Regardless of whether it's at work or at home, be on the lookout for things that create friction in your life. We all have a finite amount of energy to spend. Don't blow it all on things that could be avoided with a little planning.  

Get Competitive

Anyone who has been a part of a great CrossFit box will tell you that one of the most important aspects that determine whether you enjoy your training, and stick to it, is the community at the gym. It's the people, not the programming or the progress, that make training at 5AM something you look forward to. This means that, while it's possible to be a good CrossFit athlete when you train alone, having someone to commiserate with can be a great source of motivation. In fact, studies show that the accountability derived from friendly competition significantly improves the odds that people will achieve their health goals. 

CrossFit does a fantastic job of promoting this friendly competition by scoring workouts, and displaying them publicly on the whiteboard. The founder of CrossFit, Greg Glassman, points out that people "will die for points", and intentionally leverages this insight as a tool to push people outside of their comfort zones. While I have yet to die in pursuit of winning a workout, I consistently find myself sprawled out on the gym floor, gasping for air, because I just had to win. 

Anyone doing CrossFit alone is missing out on one of the most motivating aspects of the sport. Join a gym, find a training partner, or submit your scores online. Whatever you do, find a way to get competitive and let it push you outside your comfort zone!

Focus on Progress

CrossFit's motto Better Than Yesterday is a great reminder that our focus should always be on making progress. Sometimes we think that personal records only come in the form of pounds - pounds added to your one-rep-max, or pounds lost from you hips. However, you can walk in the gym every day for a year and PR on something new! Max duration, max reps, max weight, shortest time, all different kinds of tests for countless exercises. Here's an example of how someone who is working on handstands could use several different PRs to stay motivated in their training:

  • Max reps kipping/ strict HSPU
  • Max duration hand-stand hold (against a wall)
  • Max duration hand-stand hold (freestanding)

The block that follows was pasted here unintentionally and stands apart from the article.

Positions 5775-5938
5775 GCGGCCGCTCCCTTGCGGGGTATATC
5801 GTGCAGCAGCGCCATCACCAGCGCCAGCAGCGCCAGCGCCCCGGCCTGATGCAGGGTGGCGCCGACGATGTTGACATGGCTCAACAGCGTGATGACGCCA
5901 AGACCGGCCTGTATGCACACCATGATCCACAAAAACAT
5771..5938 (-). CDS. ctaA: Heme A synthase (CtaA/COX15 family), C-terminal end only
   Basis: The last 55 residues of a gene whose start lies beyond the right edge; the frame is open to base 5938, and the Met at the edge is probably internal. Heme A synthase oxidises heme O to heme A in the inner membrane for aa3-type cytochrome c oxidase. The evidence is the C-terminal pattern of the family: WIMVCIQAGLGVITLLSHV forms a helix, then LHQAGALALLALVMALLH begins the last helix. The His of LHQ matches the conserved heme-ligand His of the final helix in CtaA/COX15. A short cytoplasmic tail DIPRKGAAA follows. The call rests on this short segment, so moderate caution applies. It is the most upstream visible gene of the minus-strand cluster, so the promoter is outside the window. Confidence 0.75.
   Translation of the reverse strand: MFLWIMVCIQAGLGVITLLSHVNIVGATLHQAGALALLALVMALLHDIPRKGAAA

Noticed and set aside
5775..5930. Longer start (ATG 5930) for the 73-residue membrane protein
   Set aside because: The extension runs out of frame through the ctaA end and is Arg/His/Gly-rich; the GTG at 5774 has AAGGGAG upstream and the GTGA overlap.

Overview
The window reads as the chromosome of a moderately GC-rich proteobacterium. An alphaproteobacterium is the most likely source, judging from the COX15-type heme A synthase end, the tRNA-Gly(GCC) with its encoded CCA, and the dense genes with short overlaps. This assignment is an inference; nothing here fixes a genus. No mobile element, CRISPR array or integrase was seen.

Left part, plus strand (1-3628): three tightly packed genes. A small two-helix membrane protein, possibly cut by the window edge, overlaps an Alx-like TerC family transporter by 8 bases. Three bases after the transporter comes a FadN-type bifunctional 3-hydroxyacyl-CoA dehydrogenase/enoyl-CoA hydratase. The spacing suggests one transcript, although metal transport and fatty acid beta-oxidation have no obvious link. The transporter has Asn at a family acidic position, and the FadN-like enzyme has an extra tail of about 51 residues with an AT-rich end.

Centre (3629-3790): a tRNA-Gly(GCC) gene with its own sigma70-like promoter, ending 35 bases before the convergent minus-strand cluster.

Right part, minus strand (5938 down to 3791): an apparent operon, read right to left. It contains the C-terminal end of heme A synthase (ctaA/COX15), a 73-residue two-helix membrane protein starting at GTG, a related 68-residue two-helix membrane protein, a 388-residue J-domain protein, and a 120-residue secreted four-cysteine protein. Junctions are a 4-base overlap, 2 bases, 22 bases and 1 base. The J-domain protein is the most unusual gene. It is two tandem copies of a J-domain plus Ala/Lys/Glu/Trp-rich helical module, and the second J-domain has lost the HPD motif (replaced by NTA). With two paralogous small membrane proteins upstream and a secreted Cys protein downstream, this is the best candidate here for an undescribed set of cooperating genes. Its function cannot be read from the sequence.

• Max depth kipping/ strict HSPU
  • Shortest time to complete 25, 50, 75, 100 HSPU
  • Max distance Handstand Walk
  • Shortest time to Handstand Walk 25, 50, 75, 100 Meters

Suddenly the list of things to play around with and make progress in has grown substantially. Rather than trying to go from one HSPU to unbroken sets of 20, you can use some of these variations to push your limits and progress gradually. The same goes for any other exercise you want to improve. Incorporate some of these "variant PRs" into your daily training - they can be extremely motivating!

It may sound unbelievable, but a 1% improvement every day will compound to be nearly a 3800% improvement over the course of a year! That means you would be 38x times better in one year by making small, incremental progress. Success is the sum of small efforts, repeated day in and day out. Focus on small wins, celebrate them whenever they happen, and keep moving forward!


Staying motivated is half the battle to reaching your CrossFit goals. When you are excited about training it's easier to wake up early, stick to your diet, and grind through tough workouts. We hope that this list of tips has helped get you fired up to work hard. 

  1. Find Your Purpose
  2. Believe in Yourself
  3. Make it a Lifestyle
  4. Get Competitive
  5. Focus on Progress

If you have any questions or comments related to CrossFit Motivation please feel free to drop a line below. We'd love to hear from you! In the meantime, thanks for reading and keep working hard!


  • BeltBrese

    buy lasix

  • aspiste

    osu levitra comprar

  • sealDrarp

    http://ponlinecialisk.com/ – buy generic cialis

  • annadscabe

    The 10 Best International E-Commerce Sites For Stuff You Can’t Find On EBay And Amazon

Leave a comment


Proving Grounds Training

Training for Individual Athletes

Proven Affiliate

Group Training for Gyms